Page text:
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Some suggestions to provide help with school districts’ technology needs

Partnering with Municipalities in novel ways

School districts having difficulty coping with the unexpected costs associated with COVID-19 may find unexpected help from their underlying municipalities. 

That’s because municipalities that do not plan to fully utilize their allotment from the Routes to Recovery program, funded through the Coronavirus Relief Fund, may be able to partner with school districts. The municipality can, or example, purchase laptops or tablets, etc., for distance learning and teleworking for their schools and donate them to the district.


Mid-September federal update: more stimulus looks unlikely, PPE supplies, CDC guidance

Hopes remain dim for a deal on additional Coronavirus stimulus relief before Election Day

According to The Hill, a media source focused on events on Capitol Hill:

“Senate Republican leaders are hoping to let their colleagues hit the campaign trail at the end of next week, acknowledging the slim chances of passing significant legislation other than a government funding stopgap before Election Day. (more…)

U.S. Senate GOP “skinny” COVID-19 relief bill rejected; deal before election unlikely

U.S. Senate GOP “skinny” COVID-19 relief bill rejected; deal before election unlikely

A pared down fifth coronavirus relief bill was blocked by Senate Democrats on Sept 10 leading GOP Senators to declare that no deals will be reached before the election on Nov 3.  The GOP relief bill received a 52-47 vote but needed 60 votes to advance a procedural hurdle in the chamber.  All Democrats voted against it in the latest development in negotiations to agree on a price tag for the latest relief bill.  

From The Hill: “Democrats have offered to come down to $2.2 trillion, after House Democrats passed a $3.4 trillion bill in May. Senate Republicans offered an initial $1.1 trillion bill in late July, though (Treasury Secretary) Mnuchin has said they could come up to $1.5 trillion. But Republicans have rejected a request from (House Speaker) Pelosi and (Senate Minority Leader) Schumer that they increase their offer to $2 trillion — something administration officials and GOP senators have dismissed as a non-starter.”

Ed Week also reported that there were GOP school choice provisions inserted in the rejected bill. (more…)

Sec. DeVos quietly drops controversial USED rule routing more vital CARES Act funding to private schools

Sec. DeVos quietly drops controversial USED rule routing more vital CARES Act funding to private schools

A controversial rule championed by United States Education Department (USED) Secretary Betsy DeVos that would have diverted additional CARES Act to private schools has been quietly rescinded after several federal courts ruled against it. This is good news for public schools in that they will be allowed to allocate equitable services to private schools like federal Title 1 funds as planned according to DPI guidance presented to and approved by the legislature’s Joint Finance Committee.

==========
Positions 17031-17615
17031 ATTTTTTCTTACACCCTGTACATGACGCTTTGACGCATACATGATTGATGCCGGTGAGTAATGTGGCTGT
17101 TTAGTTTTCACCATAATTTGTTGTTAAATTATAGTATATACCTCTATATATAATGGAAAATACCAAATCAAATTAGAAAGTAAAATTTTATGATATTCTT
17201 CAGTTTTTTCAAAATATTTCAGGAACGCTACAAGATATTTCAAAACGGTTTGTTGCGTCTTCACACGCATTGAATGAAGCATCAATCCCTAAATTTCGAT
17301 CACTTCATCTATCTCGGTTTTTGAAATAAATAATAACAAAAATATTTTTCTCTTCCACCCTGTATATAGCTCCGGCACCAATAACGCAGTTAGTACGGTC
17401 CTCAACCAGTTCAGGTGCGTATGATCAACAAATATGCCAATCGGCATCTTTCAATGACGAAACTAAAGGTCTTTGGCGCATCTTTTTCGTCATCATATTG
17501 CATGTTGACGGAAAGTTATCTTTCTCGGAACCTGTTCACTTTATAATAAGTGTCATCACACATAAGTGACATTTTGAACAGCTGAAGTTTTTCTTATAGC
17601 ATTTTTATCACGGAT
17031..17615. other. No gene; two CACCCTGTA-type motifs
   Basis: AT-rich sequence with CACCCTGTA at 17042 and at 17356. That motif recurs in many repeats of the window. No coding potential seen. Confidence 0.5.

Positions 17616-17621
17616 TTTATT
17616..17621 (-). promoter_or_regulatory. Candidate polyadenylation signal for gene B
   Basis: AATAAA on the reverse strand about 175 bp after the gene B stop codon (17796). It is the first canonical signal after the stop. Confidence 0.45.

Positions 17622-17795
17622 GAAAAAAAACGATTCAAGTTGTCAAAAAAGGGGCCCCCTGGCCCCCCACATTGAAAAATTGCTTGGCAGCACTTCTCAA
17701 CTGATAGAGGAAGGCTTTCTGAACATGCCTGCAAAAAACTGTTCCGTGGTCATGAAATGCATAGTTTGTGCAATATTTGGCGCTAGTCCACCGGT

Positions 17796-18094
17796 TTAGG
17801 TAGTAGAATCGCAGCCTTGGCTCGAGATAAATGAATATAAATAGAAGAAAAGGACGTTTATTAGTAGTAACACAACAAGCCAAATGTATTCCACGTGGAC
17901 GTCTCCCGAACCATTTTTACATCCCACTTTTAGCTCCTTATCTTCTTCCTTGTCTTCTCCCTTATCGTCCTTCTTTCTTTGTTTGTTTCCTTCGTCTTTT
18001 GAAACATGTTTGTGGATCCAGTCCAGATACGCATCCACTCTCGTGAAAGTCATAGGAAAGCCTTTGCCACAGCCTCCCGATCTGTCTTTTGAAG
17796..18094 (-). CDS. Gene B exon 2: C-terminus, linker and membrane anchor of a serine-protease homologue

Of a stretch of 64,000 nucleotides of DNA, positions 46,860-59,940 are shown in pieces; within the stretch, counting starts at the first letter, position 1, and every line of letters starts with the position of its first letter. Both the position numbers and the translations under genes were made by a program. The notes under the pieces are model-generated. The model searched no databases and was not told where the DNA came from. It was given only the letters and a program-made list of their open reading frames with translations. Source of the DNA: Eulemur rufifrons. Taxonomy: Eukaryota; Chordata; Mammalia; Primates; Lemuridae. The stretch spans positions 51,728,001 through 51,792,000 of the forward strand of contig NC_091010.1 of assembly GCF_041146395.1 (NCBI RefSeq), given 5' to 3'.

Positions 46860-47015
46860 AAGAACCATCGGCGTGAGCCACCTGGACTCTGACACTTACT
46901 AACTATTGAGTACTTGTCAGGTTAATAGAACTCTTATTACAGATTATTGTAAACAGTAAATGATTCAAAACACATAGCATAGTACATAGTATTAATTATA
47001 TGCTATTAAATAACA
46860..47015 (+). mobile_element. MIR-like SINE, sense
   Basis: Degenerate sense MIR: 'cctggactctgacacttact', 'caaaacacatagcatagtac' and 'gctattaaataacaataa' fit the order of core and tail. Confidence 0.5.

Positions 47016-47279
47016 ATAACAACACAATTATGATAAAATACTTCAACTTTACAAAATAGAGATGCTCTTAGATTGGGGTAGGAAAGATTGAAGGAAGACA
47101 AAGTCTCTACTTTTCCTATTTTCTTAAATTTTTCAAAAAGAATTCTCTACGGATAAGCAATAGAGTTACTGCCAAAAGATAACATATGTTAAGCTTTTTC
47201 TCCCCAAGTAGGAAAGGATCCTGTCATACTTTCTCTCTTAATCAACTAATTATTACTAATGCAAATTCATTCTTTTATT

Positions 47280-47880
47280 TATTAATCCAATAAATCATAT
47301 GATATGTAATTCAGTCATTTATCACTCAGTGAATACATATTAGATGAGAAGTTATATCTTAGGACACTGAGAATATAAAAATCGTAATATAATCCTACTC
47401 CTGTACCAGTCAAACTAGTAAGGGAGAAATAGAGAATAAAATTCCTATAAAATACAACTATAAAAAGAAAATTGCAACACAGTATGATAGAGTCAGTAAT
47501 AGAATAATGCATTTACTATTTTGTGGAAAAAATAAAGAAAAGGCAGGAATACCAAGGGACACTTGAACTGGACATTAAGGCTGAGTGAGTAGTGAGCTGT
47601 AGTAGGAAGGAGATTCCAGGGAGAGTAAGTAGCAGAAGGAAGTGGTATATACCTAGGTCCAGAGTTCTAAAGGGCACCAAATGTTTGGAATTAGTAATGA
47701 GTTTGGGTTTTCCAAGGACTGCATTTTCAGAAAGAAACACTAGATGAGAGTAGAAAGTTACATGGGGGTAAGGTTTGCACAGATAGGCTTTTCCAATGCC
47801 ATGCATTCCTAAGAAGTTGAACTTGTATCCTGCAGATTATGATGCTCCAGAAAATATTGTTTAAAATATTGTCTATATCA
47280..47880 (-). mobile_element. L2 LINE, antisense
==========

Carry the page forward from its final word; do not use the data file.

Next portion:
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Voluntary Payroll Tax Deferral Program available but not recommended

The President signed an executive order that was issued on August 8, 2020 that allows employers to participate in a voluntary program to defer withholding of the payroll tax attributable to social security (6.2%) on wages paid out between September 1 and December 31, 2020.

This voluntary program became effective yesterday (Sept. 1).

It is the WASB’s opinion that the employer has an option as to whether or not to opt into the program to defer the withholding and payment of the employee’s portion of the Social Security Tax.  Please see the information from the IRS that describes the guidance:


End of August Wrap-Up Part 2: A look at at what’s happening at the federal level

USDA Extends Certain Federal School Meal Plan Waivers Through Dec. 31
Today (8/31), the U.S. Department of Agriculture (USDA) announced it will extend certain federal school meal waivers that had been extended through August 2020 until the end of the current calendar year.  According to the USDA, the move means summer meal programs can continue operating as funding allows.  Preliminary news reports indicate this will permit schools to offer food to all kids, regardless of income or enrollment, through the end of 2020 “as funding allows.”  Among other things, the waivers announced today extend meal pattern waivers, congregate meal waivers and meal time waivers and allow parents to continue to pick up meals on weekdays and weekends from schools or other designated sites rather than only at schools. (more…)